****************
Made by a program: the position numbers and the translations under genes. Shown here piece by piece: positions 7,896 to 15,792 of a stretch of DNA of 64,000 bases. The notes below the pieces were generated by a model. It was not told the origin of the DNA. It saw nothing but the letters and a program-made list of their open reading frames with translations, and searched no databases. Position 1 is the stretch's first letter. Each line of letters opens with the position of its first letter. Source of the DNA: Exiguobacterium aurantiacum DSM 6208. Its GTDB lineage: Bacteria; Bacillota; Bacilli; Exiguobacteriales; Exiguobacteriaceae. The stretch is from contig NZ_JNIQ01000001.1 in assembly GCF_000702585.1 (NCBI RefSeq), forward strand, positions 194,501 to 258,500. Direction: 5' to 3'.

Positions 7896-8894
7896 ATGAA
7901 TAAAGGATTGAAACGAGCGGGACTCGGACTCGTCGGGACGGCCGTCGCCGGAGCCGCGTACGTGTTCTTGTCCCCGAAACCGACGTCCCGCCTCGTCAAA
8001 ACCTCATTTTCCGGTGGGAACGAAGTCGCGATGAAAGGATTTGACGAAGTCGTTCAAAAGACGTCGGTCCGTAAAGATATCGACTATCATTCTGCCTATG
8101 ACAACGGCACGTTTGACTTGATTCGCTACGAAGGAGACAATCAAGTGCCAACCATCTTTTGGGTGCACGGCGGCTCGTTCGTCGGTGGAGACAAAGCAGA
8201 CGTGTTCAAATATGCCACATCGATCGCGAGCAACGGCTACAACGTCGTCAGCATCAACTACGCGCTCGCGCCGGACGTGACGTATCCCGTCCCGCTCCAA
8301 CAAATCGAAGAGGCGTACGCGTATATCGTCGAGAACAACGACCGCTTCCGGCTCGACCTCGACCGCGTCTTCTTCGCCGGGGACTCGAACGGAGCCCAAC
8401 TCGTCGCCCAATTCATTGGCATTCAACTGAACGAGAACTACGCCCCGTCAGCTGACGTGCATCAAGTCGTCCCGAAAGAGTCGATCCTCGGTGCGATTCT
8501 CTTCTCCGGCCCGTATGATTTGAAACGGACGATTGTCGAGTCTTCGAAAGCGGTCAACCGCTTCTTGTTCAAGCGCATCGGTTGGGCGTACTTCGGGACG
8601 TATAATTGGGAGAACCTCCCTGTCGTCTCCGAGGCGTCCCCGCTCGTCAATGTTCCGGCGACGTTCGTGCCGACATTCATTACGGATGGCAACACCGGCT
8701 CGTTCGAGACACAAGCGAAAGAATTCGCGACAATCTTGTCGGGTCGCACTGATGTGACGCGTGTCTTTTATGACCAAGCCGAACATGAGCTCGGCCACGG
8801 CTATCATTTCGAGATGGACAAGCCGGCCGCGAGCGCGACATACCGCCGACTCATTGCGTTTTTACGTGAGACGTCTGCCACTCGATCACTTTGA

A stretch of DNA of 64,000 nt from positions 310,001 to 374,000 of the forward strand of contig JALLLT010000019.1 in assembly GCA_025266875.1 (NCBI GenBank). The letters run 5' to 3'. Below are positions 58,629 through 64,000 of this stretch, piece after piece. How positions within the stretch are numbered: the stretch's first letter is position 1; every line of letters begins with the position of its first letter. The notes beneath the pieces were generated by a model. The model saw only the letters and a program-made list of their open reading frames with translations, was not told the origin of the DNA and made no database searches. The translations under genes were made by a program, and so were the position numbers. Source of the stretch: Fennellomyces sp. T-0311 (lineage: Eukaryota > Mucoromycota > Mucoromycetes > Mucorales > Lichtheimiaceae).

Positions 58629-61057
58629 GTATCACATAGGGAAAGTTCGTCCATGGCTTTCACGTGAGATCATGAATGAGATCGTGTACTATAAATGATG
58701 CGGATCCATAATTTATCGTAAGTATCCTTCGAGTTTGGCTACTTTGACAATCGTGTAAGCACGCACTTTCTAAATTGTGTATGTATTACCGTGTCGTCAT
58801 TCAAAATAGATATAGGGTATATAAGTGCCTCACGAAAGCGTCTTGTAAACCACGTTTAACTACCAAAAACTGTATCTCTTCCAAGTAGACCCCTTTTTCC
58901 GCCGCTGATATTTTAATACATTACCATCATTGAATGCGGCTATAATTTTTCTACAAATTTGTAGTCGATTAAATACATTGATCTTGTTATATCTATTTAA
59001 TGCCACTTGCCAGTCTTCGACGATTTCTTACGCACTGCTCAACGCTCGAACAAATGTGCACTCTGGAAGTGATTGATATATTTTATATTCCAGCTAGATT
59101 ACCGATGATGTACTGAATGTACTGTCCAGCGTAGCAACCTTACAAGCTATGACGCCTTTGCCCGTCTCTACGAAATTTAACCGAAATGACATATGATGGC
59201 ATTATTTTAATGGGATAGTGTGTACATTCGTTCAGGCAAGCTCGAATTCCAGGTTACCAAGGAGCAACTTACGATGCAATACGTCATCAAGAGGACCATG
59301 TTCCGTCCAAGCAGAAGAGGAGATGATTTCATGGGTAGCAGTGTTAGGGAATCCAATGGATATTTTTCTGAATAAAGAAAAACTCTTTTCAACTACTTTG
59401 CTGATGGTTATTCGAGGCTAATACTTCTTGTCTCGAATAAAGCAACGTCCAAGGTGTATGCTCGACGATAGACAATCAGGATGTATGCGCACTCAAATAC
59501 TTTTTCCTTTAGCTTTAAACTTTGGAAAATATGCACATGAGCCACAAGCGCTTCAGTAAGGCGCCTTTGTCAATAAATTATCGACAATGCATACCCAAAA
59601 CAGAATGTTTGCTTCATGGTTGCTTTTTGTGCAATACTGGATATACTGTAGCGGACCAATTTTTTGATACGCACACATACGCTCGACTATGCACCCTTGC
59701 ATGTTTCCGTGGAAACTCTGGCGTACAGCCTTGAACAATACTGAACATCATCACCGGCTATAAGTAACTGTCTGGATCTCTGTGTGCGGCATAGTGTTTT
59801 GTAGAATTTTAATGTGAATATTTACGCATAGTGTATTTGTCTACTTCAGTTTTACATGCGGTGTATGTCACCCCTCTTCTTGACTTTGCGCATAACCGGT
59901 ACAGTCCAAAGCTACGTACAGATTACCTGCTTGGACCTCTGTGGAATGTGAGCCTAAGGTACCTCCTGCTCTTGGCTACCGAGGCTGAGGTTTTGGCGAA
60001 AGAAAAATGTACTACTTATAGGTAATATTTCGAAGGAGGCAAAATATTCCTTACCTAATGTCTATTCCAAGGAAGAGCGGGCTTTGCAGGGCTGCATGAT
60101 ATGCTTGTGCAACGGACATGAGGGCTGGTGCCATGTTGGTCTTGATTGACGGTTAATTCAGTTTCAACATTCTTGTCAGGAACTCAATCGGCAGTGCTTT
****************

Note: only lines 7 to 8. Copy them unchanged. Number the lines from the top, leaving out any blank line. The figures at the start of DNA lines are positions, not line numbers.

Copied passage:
8201 CGTGTTCAAATATGCCACATCGATCGCGAGCAACGGCTACAACGTCGTCAGCATCAACTACGCGCTCGCGCCGGACGTGACGTATCCCGTCCCGCTCCAA
8301 CAAATCGAAGAGGCGTACGCGTATATCGTCGAGAACAACGACCGCTTCCGGCTCGACCTCGACCGCGTCTTCTTCGCCGGGGACTCGAACGGAGCCCAAC